Kohut and Stokes argue that some of our defining values, such as strong individualism and optimism, have actually set us apart from the rest of the world.
- Most people around the world believe that America ignores their interests in making foreign policy, yet 67 percent of Americans believe that the United States pays attention to the interests of other countries -- a disconnect of a major order.
- Americans take enormous pride in their way of doing business and practicing democracy, but citizens of other nations rank Australia, Britain, and Canada higher than the United States as places to go for economic opportunity and freedom.
But the world's perception of America is not inflexible, and their research also suggests how we can positively influence that perception. In Indonesia, the recent rise in favorability seems to be a product of America's tsunami relief effort, demonstrating how American generosity and cooperation can have an enormous positive impact. Kohut and Stokes explored their findings to explain the roots of this global discontent and reveal how America's core values shape its image around the globe.
Stability in Iraq and the Middle East 05.17.06
May 09, 2006
"Stability in Iraq and the Middle East: Building a Successful U.S. Foreign Policy"
A Panel Discussion
Sponsored by the Foreign Policy Leadership Council
With additional support from
The U.S. Naval Academy Alumni Association, Cincinnati Chapter
The World Affairs Council of Cincinnati
Panelists included: Christopher Preble, Founding member of the Coalition for a Realistic Foreign Policy, and Director of Foreign Policy Studies at the Cato Institute; Col. Mantford C. Hawkins, Director of Commanders’ Advisory Group, U.S. Central Command; Richard Harknett, Chair and Executive Committee Member, Taft Research Center; Harvey Tharp, with Iraq Veterans Against the War; and Adeed Dawisha, Professor of International Relations, Miami University
The event was moderated by Nelson Lees, Sr. Adviser, Center for Economic Initiatives; and a Retired Combat Intelligence and Special Ops Officer, U.S. Army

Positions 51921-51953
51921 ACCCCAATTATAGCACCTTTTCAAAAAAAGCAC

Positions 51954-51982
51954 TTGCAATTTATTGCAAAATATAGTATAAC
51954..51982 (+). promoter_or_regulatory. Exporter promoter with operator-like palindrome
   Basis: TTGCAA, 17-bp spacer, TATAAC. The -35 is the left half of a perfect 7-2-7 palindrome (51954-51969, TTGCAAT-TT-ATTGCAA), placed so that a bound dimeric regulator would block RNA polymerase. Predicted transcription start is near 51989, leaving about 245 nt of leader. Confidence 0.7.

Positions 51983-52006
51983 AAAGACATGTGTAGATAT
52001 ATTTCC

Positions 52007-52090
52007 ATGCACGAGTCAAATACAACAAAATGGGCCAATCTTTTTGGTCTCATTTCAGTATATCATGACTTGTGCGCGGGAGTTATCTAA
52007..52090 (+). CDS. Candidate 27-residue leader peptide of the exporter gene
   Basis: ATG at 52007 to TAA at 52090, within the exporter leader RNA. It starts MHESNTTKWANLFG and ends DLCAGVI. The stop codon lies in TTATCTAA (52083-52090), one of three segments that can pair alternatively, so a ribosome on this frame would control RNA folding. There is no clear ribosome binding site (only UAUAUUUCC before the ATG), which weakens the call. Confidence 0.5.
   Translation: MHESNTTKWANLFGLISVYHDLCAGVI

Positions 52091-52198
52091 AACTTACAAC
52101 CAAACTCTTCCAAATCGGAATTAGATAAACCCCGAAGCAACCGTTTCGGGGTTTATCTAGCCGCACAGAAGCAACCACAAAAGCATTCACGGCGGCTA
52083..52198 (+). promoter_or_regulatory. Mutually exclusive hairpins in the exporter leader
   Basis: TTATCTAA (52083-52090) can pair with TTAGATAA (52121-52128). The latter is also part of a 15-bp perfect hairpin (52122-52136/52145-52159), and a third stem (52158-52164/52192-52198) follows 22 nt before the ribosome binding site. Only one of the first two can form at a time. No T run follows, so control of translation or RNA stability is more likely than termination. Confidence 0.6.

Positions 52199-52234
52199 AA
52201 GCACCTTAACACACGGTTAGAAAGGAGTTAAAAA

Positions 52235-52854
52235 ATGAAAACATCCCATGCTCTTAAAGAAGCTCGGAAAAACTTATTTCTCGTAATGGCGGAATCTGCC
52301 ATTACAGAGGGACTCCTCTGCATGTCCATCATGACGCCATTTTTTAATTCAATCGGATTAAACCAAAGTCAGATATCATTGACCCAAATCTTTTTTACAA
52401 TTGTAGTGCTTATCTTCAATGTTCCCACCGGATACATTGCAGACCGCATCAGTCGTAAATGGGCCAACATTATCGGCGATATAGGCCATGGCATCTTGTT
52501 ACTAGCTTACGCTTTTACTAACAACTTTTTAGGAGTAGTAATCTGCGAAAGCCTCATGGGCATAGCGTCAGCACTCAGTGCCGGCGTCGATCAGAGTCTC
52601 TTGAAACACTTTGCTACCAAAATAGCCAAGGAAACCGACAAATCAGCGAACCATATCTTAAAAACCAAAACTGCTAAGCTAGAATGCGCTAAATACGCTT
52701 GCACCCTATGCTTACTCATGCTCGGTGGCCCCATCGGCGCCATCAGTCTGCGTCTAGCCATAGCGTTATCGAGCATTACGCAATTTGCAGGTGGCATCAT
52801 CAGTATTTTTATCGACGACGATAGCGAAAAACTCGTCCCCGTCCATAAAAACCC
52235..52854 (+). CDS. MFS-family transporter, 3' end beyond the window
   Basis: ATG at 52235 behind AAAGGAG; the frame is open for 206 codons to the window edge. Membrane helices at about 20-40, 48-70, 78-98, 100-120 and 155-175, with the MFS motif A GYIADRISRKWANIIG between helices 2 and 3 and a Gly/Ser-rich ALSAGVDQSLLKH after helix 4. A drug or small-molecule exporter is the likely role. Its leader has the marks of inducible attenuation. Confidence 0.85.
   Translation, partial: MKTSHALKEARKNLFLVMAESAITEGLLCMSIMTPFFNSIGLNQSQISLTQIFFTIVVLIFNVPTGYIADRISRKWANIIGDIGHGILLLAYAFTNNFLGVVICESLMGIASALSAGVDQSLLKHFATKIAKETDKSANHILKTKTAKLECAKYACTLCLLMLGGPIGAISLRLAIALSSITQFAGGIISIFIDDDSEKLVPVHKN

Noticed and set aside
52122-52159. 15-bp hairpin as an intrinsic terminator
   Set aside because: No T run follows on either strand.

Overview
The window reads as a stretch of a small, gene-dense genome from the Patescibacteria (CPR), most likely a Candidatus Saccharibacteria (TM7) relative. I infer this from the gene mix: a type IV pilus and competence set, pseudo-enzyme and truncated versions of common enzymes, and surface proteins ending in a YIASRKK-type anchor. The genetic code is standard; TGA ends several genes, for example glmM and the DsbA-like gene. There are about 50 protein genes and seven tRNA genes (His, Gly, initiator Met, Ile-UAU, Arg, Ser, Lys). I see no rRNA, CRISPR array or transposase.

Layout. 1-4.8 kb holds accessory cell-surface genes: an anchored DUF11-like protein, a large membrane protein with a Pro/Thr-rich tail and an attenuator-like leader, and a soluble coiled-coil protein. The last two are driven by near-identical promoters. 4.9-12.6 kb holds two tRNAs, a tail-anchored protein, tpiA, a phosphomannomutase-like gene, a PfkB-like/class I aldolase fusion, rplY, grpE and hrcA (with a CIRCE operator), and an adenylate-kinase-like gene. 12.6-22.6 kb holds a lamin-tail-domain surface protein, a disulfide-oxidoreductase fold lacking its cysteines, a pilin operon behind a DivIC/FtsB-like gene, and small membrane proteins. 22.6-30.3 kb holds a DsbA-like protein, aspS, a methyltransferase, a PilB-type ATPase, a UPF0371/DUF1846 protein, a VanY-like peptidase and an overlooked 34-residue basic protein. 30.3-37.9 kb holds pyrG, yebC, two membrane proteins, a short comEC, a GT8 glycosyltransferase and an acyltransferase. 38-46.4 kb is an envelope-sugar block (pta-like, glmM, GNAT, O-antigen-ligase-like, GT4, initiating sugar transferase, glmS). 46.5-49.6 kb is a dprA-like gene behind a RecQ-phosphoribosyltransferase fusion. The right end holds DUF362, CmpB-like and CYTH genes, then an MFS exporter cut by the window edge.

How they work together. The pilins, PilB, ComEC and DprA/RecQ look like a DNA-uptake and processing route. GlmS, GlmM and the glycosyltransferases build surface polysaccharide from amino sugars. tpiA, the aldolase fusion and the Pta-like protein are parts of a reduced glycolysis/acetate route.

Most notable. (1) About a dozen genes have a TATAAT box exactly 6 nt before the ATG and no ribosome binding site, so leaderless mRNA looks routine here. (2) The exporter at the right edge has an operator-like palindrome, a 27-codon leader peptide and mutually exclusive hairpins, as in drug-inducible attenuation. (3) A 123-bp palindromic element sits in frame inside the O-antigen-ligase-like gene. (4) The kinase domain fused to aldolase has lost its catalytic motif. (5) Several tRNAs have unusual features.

May 17, 2006, at 7:00 p.m.
Schiff Family Conference Center at the Cintas Center
Christopher Preble Discusses Democracy Promotion 05.18.06
May 04, 2006
with Christopher Preble, PhD
Founding member of the Coalition for a Realistic Foreign Policy
Director of Foreign Policy Studies at The Cato Institute
Thursday, May 18th, 2006
Dr. Preble shared an alternative framework for promoting democracy, one that relies on individual initiative and person-to-person contacts among and between private citizens in order to build institutions of civic society.
The event was held at Raymond Walters College of the University of Cincinnati, with generous support from the World Affairs Council of Cincinnati, and additional support from The Dorothy Steiner Fund of the League of Women Voters of the Cincinnati Area, Raymond Walters College, and Raymond Walters College Department of History.
Announcing the Launch of Across the Aisle - A New Blog
The Parnership for a Secure America's new weblog features nine regular commentators, including Coalition scholars David Isenberg, Eugene Gholz and Christopher Preble.
To learn more, visit:
Military Muscles Bulging in SE Asia
May 03, 2006
David Isenberg reports from Kuala Lumpur on military spending in Southeast Asia.
The article appears in its entirety at Asia Times Online:
The United States May Have to Live With a Nuclear Iran
May 02, 2006
The Independent Institute's Ivan Eland surveys the prospects for diplomacy, and the costs and risks of military action, in dealing with Iran. Deterrence and containment may be the only reasonable option.
The article appears at Antiwar.com:
Free Speech for Generals
May 01, 2006
Ted Galen Carpenter explains why there is nothing wrong with military officers speaking their mind, particularly when it comes to the debacle in Iraq.
This article was first published in the Baltimore Sun on April 27, 2006, and is available in its entirety here: